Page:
This week Road Trips with Tom heads back to the mountains – to Washington’s spectacular North Cascades Highway. This is arguably one of the country’s half dozen or so most scenic mountain drives.
You like jagged peaks? It’s got ‘em. Glistening glaciers? Got ‘em. Rushing rivers? Got those, too. Lush evergreen forests? Check. Sunshine every day? Well, umm, you can’t have everything.
When most of us out-of-staters think of the Cascades, we picture a row of stately, solitary volcanoes extending from Mt. Lassen in California to Mt. Rainier southeast of Seattle. That pattern changes in a big way up here near the Canadian border. At their north end, the Cascades are a sea of peaks that don’t look like volcanoes, with their serrated summits pushing skyward. North Cascades National Park is one of the greatest, most extensive areas of wilderness in the Lower 48.
Up and over
The North Cascades Highway will take you from the lowlands around Puget Sound up into and over the mountains, depositing you in the semi-desert along the Columbia River not far from Grand Coulee Dam. The highway is a well-engineered two-lane road with no scary sections. It’s easy to drive, no matter your vehicle of choice. Figure on half a day from end to end at a leisurely pace.
There are crazy people (i.e., me) who’ve made this a one-day loop out of Seattle, but a weekend is ideal. It can be combined with a visit to Coulee Dam, the apple country around Wenatchee or the way-over-the-top Bavarian village of Leavenworth. US 2 will return you from Wenatchee over scenic Stevens Pass to Everett, just north of Seattle. I should also mention here that the North Cascades Highway is seasonal; it’s typically open from early May to early November.
In this post, we’ll assume you’ll be driving west to east from I-5 into the North Cascades. We’ll provide a very general mileage guide to make it easier.
Sedro Wooley — a bridge too far?
Begin by exiting I-5 onto eastbound State Route 20. It’s a good idea to have a full tank of gas before setting off into the mountains.
In 6 miles you arrive in the town of Sedro Wooley. Reset your odometer at the junction with SR 9. If you’re wondering how a town got a silly-sounding name like Sedro Wooley, I did, too, so I looked it up. Seems like there were towns named Sedro and Wooley on opposite banks of the Skagit River. Apparently, someone built a bridge, and the towns amalgamated.
You may not have heard of the Skagit River, but it drains an area full of icefields. It’s a big river. You’ll be following it for the next 70 miles or so, and you’ll find it an amiable traveling companion. Placid pools of deep green water alternate with swiftly flowing sections with big rocks. Both sometimes offer tantalizing glimpses of the snow-covered high country where you’re headed.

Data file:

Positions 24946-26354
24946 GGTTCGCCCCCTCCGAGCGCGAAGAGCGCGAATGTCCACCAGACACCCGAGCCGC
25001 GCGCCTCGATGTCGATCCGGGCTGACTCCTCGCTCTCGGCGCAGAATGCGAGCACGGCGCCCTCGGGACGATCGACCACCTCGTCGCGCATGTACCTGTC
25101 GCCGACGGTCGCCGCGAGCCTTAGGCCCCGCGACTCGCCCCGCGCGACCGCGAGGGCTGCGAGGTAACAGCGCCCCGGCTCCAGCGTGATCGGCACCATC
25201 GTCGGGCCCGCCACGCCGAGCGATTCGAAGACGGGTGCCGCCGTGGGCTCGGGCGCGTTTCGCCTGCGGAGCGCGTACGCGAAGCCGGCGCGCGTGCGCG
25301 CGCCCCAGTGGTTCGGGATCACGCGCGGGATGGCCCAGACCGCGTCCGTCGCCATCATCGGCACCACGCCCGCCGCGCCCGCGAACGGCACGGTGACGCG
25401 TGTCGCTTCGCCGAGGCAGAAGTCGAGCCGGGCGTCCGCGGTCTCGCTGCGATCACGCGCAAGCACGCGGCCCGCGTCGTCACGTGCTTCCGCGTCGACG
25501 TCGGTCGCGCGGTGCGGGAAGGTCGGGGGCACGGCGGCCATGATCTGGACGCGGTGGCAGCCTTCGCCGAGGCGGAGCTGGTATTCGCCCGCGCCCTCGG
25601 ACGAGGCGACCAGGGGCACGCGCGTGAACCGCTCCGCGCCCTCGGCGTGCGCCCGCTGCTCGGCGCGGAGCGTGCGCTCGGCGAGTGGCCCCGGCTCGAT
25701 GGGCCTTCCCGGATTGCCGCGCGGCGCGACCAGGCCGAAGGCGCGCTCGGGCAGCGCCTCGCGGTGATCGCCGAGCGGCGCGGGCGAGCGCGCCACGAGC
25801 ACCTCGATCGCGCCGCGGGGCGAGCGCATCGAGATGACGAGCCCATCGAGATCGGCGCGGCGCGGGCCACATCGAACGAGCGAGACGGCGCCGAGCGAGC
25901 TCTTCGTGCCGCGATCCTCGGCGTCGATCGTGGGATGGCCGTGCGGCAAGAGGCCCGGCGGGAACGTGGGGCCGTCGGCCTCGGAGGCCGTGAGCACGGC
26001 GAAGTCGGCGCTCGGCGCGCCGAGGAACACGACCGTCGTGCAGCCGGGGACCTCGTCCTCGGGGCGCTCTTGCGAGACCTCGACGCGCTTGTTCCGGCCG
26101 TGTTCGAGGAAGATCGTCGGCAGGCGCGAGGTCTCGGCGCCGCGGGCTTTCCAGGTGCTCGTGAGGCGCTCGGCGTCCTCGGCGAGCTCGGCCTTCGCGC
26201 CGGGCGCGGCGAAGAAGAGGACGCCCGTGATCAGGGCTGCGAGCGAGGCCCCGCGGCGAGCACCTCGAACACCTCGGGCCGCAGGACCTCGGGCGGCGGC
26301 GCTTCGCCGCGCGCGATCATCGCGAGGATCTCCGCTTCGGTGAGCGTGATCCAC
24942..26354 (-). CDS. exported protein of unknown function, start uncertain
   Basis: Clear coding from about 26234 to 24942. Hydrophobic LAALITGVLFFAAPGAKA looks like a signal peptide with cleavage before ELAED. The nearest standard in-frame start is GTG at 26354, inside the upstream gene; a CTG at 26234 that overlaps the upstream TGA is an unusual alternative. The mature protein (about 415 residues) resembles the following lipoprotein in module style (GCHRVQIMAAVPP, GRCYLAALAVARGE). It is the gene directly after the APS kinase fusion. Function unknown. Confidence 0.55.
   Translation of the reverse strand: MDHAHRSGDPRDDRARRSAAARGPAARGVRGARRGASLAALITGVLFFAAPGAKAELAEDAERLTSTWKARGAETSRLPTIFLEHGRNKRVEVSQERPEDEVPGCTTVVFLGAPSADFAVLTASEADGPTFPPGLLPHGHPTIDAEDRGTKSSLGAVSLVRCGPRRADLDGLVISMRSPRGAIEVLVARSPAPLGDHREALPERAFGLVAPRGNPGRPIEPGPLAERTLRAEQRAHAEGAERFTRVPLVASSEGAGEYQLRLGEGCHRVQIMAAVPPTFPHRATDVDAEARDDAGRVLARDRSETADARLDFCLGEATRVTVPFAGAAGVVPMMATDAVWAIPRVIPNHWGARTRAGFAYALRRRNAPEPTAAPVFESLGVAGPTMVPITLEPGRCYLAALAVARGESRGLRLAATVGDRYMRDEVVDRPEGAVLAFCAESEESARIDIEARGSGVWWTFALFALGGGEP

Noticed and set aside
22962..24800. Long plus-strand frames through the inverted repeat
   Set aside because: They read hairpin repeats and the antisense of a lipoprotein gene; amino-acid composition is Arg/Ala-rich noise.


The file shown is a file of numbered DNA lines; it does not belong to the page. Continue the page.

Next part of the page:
Turn left to go straight
Mile 40.4. Village of Marblemount and junction with the Cascade River Road, which leads to a popular wilderness trailhead. Turn left to stay on SR 20. A side road leads left to the North Cascades National Park Wilderness Information Center, where you’ll need to stop to get a permit for backcountry hiking. In Marblemount you’ll find a lodge, store and gas station (last gas for 70-plus miles).
Mile 46.1. Entrance sign for North Cascades National Park. The park is actually a confusing complex of three National Park Service units. The national park maintains an above-average website with details on facilities, hours, regulations, camping, ranger programs and other types of recreation. Go to www.nps.gov/noca. I suggest you spend some quality time there before setting off on your North Cascades visit. By the way, there’s no entry fee for this park.
Where Seattle’s power comes from
Mile 54.0. A side road on the right leads to the North Cascades National Park Visitor Center. The displays are so-so, but the free video has some awesome visuals. A short trail leads from the facility’s back door to a viewpoint overlooking a small glacier. Nearby is one of the park’s largest campgrounds. Campsites are first-come, first-served and fill up early in summer and on weekends.
Mile 54.5. Village of Newhalem on the right. This is a company town owned by Seattle City Light, which operates major hydroelectric facilities nearby. The village has a store. Seattle City Light operates boat and powerhouse tours; go to www.seattle.gov/light/damtours/skagit for detailsl.
There are three lakes in the area – Gorge, Diablo and Ross.
Mile 57.5. Turnout with view of 369-foot-high Diablo Dam. There are other viewpoints in this section of the highway.
Mile 96.5. Washington Pass. This is the highway’s scenic highlight. Take the short side road on the left. It leads to a rest area and a trail to a spectacular overlook. In front of you is a wall of peaks, including Liberty Bell Mountain. Way down below, the highway makes a sharp bend, then begins descending down a U-shaped glacial valley.
East of the pass, the highway enters the “rain shadow” of the North Cascades. The vegetation gets sparser and drier. Douglas fir forest is replaced by scattered ponderosa pines. Cattle pastures appear alongside the highway.
Mile 113.7. Turnoff to Mazama, where you’ll find a store and gas station.
Mile 126.9. The tiny town of Winthrop, with its western theme and false front buildings. SR 20 turns east here. SR 153 continues south; take 153 for Chelan, Wenatchee and roads back to Puget Sound.
That’s it for this week’s post. Thanks for spending time with Road Trips with Tom. Please join us again on Sunday, April 16, for another road trip destination.